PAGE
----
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John Locke
The Human mind as a "tabula rasa"

The Human mind as a "tabula rasa"

It was statesman-philosopher Francis Bacon who, early in the seventeenth century, first strongly established the claims of Empiricism - the reliance on the experience of the senses - over those speculation or deduction in the pursuit of knowledge.

John Locke in his Essay Concerning Human Understanding restated the importance of the experience of the senses over speculation and sets out the case that the human mind at birth is a complete, but receptive, blank slate ( scraped tablet or tabula rasa ) upon which experience imprints knowledge.
Locke argued that people acquire knowledge from the information about the objects in the world that our senses bring. People begin with simple ideas and then combine them into more complex ones.
Let us then suppose the mind to be, as we say, white paper void of all characters, without any ideas. How comes it to be furnished? Whence comes it by that vast store which the busy and boundless fancy of man has painted on it with an almost endless variety? Whence has it all the materials of reason and knowledge? To this I answer, in one word, from EXPERIENCE.

Essay Concerning Human Understanding : Hernnstein & Murray, 1994, p.311
Locke definitely did not believe in powers of intuition or that the human mind is invested with innate conceptions.

In his Some Thoughts Concerning Education (1697), Locke recommended practical learning to prepare people to manage their social, economic, and political affairs efficiently. He believed that a sound education began in early childhood and insisted that the teaching of reading, writing, and arithmetic be gradual and cumulative.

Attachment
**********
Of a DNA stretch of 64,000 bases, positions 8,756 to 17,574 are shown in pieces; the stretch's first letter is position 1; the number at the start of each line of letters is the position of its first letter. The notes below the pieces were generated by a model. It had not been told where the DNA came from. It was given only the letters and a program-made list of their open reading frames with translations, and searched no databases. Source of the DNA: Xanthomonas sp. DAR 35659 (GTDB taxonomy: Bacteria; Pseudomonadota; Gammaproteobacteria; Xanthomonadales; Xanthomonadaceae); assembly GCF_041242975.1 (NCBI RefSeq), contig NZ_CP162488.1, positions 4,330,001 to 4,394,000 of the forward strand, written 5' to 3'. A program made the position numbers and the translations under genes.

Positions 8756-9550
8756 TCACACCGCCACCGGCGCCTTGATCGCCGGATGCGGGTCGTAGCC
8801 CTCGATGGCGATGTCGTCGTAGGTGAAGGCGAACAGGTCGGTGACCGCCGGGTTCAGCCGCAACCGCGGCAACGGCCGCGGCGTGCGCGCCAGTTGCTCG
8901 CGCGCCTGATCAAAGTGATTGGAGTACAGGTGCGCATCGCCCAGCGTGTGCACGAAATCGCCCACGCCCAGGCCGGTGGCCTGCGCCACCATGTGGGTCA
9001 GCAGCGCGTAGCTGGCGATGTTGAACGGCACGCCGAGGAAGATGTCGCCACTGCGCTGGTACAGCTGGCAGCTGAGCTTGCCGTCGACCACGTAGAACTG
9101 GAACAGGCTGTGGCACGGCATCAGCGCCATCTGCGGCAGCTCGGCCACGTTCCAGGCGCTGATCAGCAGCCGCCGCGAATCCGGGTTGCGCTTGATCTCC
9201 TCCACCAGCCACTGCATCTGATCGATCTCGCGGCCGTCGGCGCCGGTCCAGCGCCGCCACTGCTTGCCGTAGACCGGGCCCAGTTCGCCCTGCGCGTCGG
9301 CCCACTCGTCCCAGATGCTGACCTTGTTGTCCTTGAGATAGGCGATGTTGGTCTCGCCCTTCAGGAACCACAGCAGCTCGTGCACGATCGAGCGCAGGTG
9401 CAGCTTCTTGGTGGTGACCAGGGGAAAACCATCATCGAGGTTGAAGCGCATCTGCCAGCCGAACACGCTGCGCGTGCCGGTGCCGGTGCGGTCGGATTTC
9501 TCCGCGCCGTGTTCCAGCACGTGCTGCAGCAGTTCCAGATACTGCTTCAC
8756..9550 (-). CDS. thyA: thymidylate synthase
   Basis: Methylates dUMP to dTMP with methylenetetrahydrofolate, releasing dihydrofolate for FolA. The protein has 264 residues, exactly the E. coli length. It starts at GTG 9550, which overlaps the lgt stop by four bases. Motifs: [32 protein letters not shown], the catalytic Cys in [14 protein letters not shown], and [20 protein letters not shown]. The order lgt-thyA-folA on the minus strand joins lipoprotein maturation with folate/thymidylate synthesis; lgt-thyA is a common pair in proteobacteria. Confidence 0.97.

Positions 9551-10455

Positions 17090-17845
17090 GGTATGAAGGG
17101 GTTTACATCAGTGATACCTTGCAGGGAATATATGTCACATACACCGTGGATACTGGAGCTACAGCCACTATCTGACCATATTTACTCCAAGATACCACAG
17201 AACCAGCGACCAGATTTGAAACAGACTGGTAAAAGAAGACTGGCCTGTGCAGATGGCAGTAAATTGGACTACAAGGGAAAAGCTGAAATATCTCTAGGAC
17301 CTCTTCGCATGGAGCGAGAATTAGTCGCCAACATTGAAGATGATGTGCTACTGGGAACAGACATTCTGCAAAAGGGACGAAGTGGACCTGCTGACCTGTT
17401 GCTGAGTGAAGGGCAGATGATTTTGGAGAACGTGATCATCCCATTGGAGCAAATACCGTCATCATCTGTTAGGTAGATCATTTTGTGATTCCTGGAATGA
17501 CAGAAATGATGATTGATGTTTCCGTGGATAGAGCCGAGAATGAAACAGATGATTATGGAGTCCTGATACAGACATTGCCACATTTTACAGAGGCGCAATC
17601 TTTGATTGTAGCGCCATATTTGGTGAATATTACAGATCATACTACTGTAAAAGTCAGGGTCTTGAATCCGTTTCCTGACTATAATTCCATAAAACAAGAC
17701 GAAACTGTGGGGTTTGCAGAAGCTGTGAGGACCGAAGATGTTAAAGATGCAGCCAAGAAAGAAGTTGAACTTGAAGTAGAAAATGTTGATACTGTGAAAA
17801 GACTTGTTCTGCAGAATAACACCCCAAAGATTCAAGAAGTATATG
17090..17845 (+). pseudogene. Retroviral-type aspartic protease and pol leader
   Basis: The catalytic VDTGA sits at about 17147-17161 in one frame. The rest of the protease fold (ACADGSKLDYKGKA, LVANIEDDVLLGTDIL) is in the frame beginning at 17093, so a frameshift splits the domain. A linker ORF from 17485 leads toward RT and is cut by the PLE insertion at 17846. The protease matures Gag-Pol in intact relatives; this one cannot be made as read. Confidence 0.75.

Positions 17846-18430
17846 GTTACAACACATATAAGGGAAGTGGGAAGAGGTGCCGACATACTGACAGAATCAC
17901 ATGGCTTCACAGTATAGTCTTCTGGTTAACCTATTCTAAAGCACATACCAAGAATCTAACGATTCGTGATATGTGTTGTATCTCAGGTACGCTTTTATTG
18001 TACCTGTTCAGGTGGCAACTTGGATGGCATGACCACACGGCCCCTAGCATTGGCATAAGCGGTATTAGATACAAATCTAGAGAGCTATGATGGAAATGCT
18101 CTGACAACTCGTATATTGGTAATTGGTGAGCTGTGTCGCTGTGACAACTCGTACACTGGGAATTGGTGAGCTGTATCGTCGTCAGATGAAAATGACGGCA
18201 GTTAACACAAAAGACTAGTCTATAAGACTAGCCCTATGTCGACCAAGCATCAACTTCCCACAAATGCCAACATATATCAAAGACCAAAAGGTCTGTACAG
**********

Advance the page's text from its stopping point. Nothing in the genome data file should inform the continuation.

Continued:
In our own times the social and psychological sciences tend to take the view that Human Beings are 'formed' socially and psychologically by nature as well as by nurture and that there are inherited traits that society can build on and to some extent modify.


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Is Human Being more truly Metaphysical than Physical?


Darwin and Metaphysics

 


Plato, Socrates AND Shakespeare endorse
a "Tripartite Soul" view of Human Nature.



Where this could, possibly, lead ...

graphical speculation on individual Human Nature shaping Society

N. B. The page mentioned in the graphic ~ roots.asp ~
has been replaced by this page

This 'knot of roots' insight features in:

Ralph Waldo Emerson's famous essay ~ 'History'



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